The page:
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Broken: My Story of Addiction and Redemption Paperback – August 28, 2007
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From Publishers Weekly
Moyers, the son of prominent author, media figure and LBJ adviser Bill Moyers, recounts his heartbreaking struggle with alcohol and cocaine during the '80s and early '90s. Moyers covered his tracks through bold-faced denial until he spiraled out of control and landed in the first of four rehab stints. Moyers's early chapters, detailing his formative years and progression toward addiction, are somewhat plodding. But once embarking on his treatment journey, Moyers deftly tackles the complexities of sobriety, especially acceptance of those broken situations and relationships that cannot be fixed. Audie Awardwinning narrator Brick brings an appropriate blend of pathos and grit to the very formidable task at hand, giving compelling voice to a tale of substance abuse without descending into a maudlin soap opera confessional. Brick proves especially masterful in recreating the delicate nuances of the father-son dialogues, as the elder Moyers struggles to convey both unconditional love toward his troubled grown child and unequivocal nonacceptance for that same young man's destructive patterns of behavior.
Copyright© American Library Association. All rights reserved --This text refers to an out of print or unavailable edition of this title.
"William Cope Moyers's lucid, measured tale of his own plunge into crack-addled hell [is] frightening in its very realism." -USA Today
"A memoir of a terrible disease and one man's spiritual journey through it . . . that should be read by those who have friends or family members caught in addiction." -The Indianapolis Star
Top customer reviews
Look elsewhere if you want objective information about what works in recovery. Look elsewhere if you want to sort out scientific fact about addiction from 12-step myths and conventional wisdom.
--Ouch! it pains me to say that because I thoroughly enjoyed the book and liked the author. Full-disclosure: I am a therapist and I have seen people recover from addiction and stay sober for years with out the 12-steps. So, I am kind of biased. My opinions about what works to treat addiction notwithstanding, it is a great read.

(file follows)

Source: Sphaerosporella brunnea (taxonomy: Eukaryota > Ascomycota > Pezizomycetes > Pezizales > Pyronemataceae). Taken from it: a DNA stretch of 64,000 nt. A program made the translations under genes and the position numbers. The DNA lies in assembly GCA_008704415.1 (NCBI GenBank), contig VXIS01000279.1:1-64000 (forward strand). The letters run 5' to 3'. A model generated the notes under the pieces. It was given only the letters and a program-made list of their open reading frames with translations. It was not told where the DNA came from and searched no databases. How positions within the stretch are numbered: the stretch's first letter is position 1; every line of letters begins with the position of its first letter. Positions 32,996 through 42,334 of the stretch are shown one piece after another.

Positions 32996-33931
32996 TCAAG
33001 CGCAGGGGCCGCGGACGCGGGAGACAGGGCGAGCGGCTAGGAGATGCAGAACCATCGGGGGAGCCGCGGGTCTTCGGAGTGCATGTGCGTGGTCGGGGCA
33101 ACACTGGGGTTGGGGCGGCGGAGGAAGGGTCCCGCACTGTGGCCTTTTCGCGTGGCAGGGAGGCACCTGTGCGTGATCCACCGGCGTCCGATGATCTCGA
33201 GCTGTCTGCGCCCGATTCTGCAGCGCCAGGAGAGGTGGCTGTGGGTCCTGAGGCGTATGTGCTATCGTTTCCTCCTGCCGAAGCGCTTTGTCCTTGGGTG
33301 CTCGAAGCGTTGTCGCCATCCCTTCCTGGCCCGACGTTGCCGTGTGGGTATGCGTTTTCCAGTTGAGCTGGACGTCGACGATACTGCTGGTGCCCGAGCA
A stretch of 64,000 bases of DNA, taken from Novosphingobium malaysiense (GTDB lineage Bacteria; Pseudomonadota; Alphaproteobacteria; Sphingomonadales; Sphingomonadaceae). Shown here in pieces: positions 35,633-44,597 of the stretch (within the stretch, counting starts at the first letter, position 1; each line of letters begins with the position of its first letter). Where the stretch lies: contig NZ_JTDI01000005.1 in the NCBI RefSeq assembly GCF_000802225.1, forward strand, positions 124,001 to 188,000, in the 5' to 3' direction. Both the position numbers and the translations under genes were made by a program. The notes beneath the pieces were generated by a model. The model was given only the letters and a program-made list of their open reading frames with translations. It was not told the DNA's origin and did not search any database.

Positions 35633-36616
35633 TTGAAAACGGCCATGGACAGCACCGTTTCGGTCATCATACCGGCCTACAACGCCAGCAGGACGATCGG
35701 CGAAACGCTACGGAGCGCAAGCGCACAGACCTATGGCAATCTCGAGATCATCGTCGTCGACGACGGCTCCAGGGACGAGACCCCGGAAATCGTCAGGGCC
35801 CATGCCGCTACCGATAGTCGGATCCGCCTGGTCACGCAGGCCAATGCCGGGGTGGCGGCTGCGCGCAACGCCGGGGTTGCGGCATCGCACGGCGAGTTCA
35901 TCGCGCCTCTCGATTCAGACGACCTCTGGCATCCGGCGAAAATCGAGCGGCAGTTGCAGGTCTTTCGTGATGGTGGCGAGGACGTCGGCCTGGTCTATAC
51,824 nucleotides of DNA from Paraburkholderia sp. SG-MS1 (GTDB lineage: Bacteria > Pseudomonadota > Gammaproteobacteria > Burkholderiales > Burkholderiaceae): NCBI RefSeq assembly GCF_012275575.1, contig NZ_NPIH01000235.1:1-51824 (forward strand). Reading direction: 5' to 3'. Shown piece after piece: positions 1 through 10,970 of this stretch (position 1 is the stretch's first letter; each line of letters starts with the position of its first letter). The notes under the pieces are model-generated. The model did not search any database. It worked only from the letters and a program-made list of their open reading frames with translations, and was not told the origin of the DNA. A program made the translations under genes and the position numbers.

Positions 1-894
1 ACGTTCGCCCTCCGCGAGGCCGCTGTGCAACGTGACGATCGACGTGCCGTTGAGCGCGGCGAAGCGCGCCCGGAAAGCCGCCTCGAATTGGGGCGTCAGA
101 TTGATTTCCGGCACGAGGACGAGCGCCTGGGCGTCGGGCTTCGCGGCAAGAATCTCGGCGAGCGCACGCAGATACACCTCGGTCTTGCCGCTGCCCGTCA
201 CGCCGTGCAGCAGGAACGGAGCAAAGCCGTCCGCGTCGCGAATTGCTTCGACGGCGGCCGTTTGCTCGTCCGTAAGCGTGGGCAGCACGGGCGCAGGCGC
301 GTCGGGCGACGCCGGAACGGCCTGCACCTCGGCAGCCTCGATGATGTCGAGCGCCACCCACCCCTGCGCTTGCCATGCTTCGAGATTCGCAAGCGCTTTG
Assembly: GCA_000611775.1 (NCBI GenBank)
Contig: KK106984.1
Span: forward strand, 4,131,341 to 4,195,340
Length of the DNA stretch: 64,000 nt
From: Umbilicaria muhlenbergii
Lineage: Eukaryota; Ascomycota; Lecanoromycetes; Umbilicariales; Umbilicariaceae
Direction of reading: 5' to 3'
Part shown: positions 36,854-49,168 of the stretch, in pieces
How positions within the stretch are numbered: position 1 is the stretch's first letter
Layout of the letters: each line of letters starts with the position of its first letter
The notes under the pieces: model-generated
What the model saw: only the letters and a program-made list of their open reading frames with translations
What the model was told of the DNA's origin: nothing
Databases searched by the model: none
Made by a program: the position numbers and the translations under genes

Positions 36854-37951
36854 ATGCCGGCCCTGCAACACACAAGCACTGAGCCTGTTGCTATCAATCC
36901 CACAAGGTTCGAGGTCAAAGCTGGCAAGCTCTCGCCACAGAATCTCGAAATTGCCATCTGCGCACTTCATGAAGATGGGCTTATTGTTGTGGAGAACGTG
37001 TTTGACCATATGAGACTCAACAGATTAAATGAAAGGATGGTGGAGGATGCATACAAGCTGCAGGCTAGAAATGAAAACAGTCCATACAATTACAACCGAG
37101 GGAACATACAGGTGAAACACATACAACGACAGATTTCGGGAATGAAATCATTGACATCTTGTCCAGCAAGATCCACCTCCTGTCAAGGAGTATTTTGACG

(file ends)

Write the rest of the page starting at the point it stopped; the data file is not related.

O.K. you can breathe now. You need oxygen to survive. Before you started reading this, you weren't even thinking about breathing. But as you held your breath, your need for oxygen started bumping it's way up your list of priorities until finally you could think of nothing else. Breathe or die. That's what it feels like to be addicted to drugs.
But if you want a more in-depth explanation of what drug addiction and recovery is like, then you should read Broken, a memoir written by William Cope Moyers with Katherine Ketcham. You may already be familiar with Moyers' father, Bill Moyers, who was an executive assistant for Lyndon Baines Johnson and deputy director of the Peace Corps for President Kennedy, besides being one of the country's top journalists.
Broken is one of the most enlightening and inspiring addiction/recovery memoirs I've read. It's opened my eyes to the fact that no one is immune form this disease. You couldn't ask for a better childhood and family than Moyers' own. Yet he still became a crack addict. A home with good morals and values will not protect a kid from future drug addiction, contrary to what many people believe.
But what did cause Moyers to become a drug addict? If you look at it from the nature/nurture perspective, he was told when he was young that he was just like his Uncle James, who died from addiction at thirty-eight. As for nurture, he set the seemingly impossible goal of attaining greater success than his over-achieving father by the age of thirty. When his goal was not met, he became frustrated and found that drugs relieved his inner-turmoil.
It took a failed marriage and four trips through treatment for Boyers to finally start truly recovering. One statement he makes about his recovery jarred me because it has been so true in my own life: "I had no idea, not even a clue, that before I could defeat my addiction I would have to destroy myself."
Moyers is now an advocate for treatment for addicts and alcoholics and is the vice president of external affairs at Hazelden, his treatment Alma Mater. The most powerful part of his story is his battle with skin cancer after recovery and how he compares society's treatment of one disease with the other. If you have any doubts that addiction is a disease, then you should know that the American Medical Association, the American Psychological Association, the American Psychiatric Association, the American Society of Addiction Medicine, and the World Health Organization all consider alcoholism and addiction a disease. Yet no one is wearing ribbons for this disease that afflicts millions. Victims of cancer, heart disease and diabetes don't have to worry about being stigmatized, shamed and humiliated. They don't have to haggle with their insurance companies for adequate coverage even though these diseases can also be caused or exacerbated by the behavior of the sufferer who may continue eating an unhealthy diet or not exercising. How much more successful would drug treatment be if we treated the addict with the same outpouring of compassion, support and sympathy that we do with these other diseases?
Mr. Moyers is a huge inspiration to me and to others who suffer from this illness. Broken is a superbly written book and a courageous effort that could only have been achieved by digging much deeper than most are willing to go. Broken has given me hope, inspiration and life-saving information, and it will for you too if you or someone you love is suffering from this disease.
David Allan Reeves
Author of "Running Away From Me"